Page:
It makes for a short, simple soundbite to say that Hillary Clinton’s 2016 coalition is simply her 2008 coalition plus African Americans, and that Bernie Sanders’ coalition is simply Obama’s 2008 coalition minus African Americans. The trouble is, while there is an element of truth to that stereotype, as with most stereotypes, it is not actually supported by the available polling data.
When we systematically gather the available polling data and compare across polls, we can see a number of ways in which the idea that Hillary 2016 = Hillary 2008 + African Americans fails to capture the reality:
- While Clinton is winning by a large margin among African Americans, she is not winning by the same sort of 90%-10% margin that Obama was able to achieve in the 2008 primaries. If Clinton had been able to win even 20% or 30% support among African Americans in the post-South Carolina 2008 primaries, things could have turned out differently. In 2016, even though Sanders is . While he is clearly not winning the support of most African Americans at this point, it is about vote margins
- Support for Sanders among white voters is not as concentrated among higher education, higher income voters as was the case for Obama. In contrast to Obama in 2008, Sanders’ 2016 support is split fairly evenly between voters without college educations and with college educations, and voters earning less than $50,000 and voters earning more than $50,000.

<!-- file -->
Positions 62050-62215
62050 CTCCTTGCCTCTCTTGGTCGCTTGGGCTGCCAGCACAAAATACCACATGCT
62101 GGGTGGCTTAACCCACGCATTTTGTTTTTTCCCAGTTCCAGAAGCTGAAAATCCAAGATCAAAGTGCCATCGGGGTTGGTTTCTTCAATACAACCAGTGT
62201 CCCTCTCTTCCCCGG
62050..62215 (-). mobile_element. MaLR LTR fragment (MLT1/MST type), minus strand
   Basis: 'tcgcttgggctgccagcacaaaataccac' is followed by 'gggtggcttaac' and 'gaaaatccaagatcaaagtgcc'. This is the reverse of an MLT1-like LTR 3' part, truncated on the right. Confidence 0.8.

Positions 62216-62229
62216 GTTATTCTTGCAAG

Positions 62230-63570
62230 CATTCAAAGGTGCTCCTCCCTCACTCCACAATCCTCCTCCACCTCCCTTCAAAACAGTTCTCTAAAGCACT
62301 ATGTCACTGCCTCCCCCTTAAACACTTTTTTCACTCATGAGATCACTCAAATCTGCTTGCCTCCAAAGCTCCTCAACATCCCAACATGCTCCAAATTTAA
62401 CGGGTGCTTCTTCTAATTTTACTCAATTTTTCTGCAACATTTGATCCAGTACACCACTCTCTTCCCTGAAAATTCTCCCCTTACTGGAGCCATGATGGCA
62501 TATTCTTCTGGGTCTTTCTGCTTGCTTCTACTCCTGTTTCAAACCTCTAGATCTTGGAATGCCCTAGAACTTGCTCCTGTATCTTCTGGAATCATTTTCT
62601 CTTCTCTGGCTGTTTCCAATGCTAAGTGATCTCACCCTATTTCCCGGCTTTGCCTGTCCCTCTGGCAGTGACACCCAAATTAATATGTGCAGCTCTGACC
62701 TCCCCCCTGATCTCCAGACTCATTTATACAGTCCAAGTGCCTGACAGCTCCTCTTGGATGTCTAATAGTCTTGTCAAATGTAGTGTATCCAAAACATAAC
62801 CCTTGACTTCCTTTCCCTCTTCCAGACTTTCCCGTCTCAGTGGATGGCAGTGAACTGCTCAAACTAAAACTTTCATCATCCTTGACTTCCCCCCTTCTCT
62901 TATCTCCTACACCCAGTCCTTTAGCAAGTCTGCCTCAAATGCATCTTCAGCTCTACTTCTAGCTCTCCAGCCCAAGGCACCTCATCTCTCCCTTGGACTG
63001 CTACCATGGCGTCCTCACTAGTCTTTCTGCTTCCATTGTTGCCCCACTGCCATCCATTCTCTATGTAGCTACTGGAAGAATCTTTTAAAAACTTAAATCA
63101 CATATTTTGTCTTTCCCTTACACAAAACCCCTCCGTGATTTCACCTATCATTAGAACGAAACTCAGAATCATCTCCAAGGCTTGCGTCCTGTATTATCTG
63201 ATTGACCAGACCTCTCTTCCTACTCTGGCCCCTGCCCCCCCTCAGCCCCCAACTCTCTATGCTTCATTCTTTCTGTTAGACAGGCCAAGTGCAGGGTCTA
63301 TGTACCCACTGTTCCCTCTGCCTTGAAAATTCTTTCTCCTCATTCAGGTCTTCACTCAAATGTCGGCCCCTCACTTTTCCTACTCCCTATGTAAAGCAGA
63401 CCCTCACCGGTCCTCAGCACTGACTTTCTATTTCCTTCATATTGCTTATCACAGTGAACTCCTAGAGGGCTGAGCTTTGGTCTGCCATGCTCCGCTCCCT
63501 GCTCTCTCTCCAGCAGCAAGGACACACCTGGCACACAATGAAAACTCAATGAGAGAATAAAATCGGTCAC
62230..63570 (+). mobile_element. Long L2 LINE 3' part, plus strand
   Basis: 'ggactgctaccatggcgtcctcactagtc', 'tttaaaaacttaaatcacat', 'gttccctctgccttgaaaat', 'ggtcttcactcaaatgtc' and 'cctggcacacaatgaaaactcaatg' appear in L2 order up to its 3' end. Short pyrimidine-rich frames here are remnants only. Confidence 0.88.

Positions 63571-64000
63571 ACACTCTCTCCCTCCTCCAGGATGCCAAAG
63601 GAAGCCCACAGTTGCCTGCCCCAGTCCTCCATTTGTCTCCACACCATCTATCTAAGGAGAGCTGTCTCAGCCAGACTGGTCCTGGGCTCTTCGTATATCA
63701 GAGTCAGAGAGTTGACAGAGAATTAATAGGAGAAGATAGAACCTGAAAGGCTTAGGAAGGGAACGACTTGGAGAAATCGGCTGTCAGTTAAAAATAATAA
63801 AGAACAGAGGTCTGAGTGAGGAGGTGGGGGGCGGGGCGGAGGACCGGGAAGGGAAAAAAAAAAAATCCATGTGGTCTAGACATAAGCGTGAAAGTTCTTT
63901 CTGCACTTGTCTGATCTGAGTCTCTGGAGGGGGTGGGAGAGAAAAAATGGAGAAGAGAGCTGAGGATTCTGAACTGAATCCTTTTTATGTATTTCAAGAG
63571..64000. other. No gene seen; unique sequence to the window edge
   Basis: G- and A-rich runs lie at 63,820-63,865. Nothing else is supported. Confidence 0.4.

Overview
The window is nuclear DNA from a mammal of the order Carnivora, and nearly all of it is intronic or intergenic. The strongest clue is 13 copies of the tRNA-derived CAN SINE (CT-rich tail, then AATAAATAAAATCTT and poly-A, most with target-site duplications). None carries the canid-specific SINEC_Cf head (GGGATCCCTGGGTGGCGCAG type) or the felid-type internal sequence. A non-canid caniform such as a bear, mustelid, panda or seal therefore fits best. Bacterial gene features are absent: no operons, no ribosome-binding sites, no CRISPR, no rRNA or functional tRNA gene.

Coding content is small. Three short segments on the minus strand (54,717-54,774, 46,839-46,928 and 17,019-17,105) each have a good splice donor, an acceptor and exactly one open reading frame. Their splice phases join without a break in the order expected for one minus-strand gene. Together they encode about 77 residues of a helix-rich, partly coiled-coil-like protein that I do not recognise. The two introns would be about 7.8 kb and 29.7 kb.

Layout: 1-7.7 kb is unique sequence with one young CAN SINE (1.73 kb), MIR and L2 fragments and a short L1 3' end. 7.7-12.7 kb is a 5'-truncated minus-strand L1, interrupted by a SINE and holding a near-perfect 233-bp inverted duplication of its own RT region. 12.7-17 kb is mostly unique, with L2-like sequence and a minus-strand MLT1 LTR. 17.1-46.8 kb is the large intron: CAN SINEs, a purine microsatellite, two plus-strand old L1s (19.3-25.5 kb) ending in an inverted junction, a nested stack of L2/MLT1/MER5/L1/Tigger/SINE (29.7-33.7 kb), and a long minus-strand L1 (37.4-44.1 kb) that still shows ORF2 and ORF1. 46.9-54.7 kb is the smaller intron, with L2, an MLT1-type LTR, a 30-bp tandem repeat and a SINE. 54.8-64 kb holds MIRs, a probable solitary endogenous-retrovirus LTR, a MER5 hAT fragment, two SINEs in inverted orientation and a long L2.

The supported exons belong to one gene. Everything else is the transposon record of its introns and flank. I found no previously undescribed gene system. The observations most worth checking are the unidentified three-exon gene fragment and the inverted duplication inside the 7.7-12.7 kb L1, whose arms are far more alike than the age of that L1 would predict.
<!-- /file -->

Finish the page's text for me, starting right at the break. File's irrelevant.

- Clinton in 2016 does not appear to have the same hold over Hispanic voters as was the case in 2008. Sanders only barely under-polls his national average with Hispanics, and Clinton only barely over-polls her national average with Hispanics.
All of these points obviously have to do with race, and with the fact that Obama is African American and Sanders is white. While Barack Obama benefited from extremely high levels of support from African Americans, Hillary Clinton was able to counter that by winning higher levels of support among lower income and lower education white voters and Hispanics, appealing to voters who racially resented Obama.
The media likes to concentrate on which candidate is “winning” which group of voters. The reality is, the outcome of elections depends on the mathematics of vote shares and vote margins — not just on how many groups a candidate “wins.” Though obviously it is necessarily to “win” at least some groups of voters, winning does not just depend on that, but also depends on the vote margins among groups that a candidate “loses,” and the shares of the electorate that different groups make up.